Sometimes the places I go are imbued with romance from my childhood. Ah, Orkney! In the King Arthur tales of my childhood, Sir Gareth of Orkney was my favorite. (Cliffnotes) Many places associated with King Arthur are in southern England, for example Cornwall, so I never grasped how far Gareth traveled to serve with King Arthur.
The Orkney Islands are in northernmost Scotland, just north of the Scottish highlands, but separate, being a group of 67 islands, of which 17 are inhabited. They are strikingly beautiful.
They have been inhabited a long time. Neolithic sites abound, for example the Ring of Brodgar, below, from about 3000 BC. An unfinished ring of stones of different ages, why the stones were hauled there and carefully erected is unknown. (More information)
|Ring of Brodgar|
|Maeshowe seen across the fields|
Orkney was green with spring when I was there. The most common flower was the marsh marigold, Caltha palustris, a member of the buttercup family, Ranunculaceae. The ubiquitous sheep don't like marsh marigolds, allowing the plants to prosper.
|marsh marigold, Caltha palustris (buttercup family, Ranunculaceae)|
|Cuckoo flower, Cardamine pratensis (mustard family, Brassicaceae)|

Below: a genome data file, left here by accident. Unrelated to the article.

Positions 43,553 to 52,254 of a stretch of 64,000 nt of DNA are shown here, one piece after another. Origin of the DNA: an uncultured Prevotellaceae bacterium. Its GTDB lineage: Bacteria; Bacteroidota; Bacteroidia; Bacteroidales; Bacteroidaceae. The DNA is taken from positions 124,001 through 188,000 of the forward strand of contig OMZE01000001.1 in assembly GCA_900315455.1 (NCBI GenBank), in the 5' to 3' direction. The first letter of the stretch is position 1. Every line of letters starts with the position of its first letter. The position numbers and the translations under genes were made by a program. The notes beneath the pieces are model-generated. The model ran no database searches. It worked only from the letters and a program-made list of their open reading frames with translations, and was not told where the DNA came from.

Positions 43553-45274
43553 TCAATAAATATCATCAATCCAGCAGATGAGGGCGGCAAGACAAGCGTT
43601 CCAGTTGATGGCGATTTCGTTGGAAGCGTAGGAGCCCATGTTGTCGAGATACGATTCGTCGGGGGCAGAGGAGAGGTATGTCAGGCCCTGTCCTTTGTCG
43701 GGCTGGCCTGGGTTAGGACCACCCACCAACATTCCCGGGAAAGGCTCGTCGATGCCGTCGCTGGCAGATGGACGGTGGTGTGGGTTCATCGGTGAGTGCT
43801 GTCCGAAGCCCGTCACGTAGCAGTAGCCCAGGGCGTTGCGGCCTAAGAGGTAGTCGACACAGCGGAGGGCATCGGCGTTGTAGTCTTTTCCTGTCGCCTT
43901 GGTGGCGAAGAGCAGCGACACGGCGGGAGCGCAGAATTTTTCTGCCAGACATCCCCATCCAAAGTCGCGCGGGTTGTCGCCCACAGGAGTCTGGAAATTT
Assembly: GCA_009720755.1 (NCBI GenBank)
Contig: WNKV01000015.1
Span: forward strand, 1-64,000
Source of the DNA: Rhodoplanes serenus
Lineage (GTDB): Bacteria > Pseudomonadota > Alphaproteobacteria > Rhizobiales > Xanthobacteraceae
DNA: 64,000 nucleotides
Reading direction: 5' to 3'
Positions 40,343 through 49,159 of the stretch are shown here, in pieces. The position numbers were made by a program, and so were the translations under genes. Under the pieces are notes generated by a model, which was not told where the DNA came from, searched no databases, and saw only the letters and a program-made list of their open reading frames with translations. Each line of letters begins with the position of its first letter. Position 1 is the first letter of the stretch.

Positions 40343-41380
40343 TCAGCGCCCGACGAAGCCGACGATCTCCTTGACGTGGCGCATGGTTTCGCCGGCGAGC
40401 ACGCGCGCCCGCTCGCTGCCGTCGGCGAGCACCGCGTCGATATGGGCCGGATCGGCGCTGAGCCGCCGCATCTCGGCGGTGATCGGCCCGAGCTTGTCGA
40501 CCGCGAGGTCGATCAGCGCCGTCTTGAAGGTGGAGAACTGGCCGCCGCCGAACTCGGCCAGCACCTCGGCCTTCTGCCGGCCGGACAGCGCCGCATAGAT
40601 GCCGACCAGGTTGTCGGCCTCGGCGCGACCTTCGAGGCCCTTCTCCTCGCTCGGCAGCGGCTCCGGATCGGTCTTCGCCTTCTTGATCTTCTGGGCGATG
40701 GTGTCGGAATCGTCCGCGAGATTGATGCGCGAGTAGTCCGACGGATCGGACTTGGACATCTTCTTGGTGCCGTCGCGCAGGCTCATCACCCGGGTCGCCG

The thistle is the emblem of Scotland, so seeing them was great. The explanation for a country choosing a thistle for its emblem is that attackers, crossing to a Scots settlement, walked barefoot on the thistles around the village and despite themselves, warned the people. The Scots appreciated the thistle warning and adopted it as their symbol. No one is quite sure which thistle it was and you can read several versions of the story (I think, unlike some sources online, that the raiders were Norsemen, vikings, because they typically sailed barefoot. My discussion: link). Here is photographic evidence that walking barefoot across Orkney would still be painful.
Below, a yellow mustard (mustard family, Brassicaceae) in flower. It could be a weedy field of oilseed rape (Brassica napus) but northern Europe has easily 15 species of yellow-flowered plants in the mustard family, that are not easy to tell apart. So this is an unidentified yellow mustard. But isn't it pretty!
Very romantic, Orkney, even to grown-ups.
Related posts: wild Shetland link
Prehistoric Sheltland link
Faroe Islands link
Comments and corrections welcome.
Kathy Keeler, A Wandering Botanist
Join me on Facebook: https://www.facebook.com/AWanderingBotanist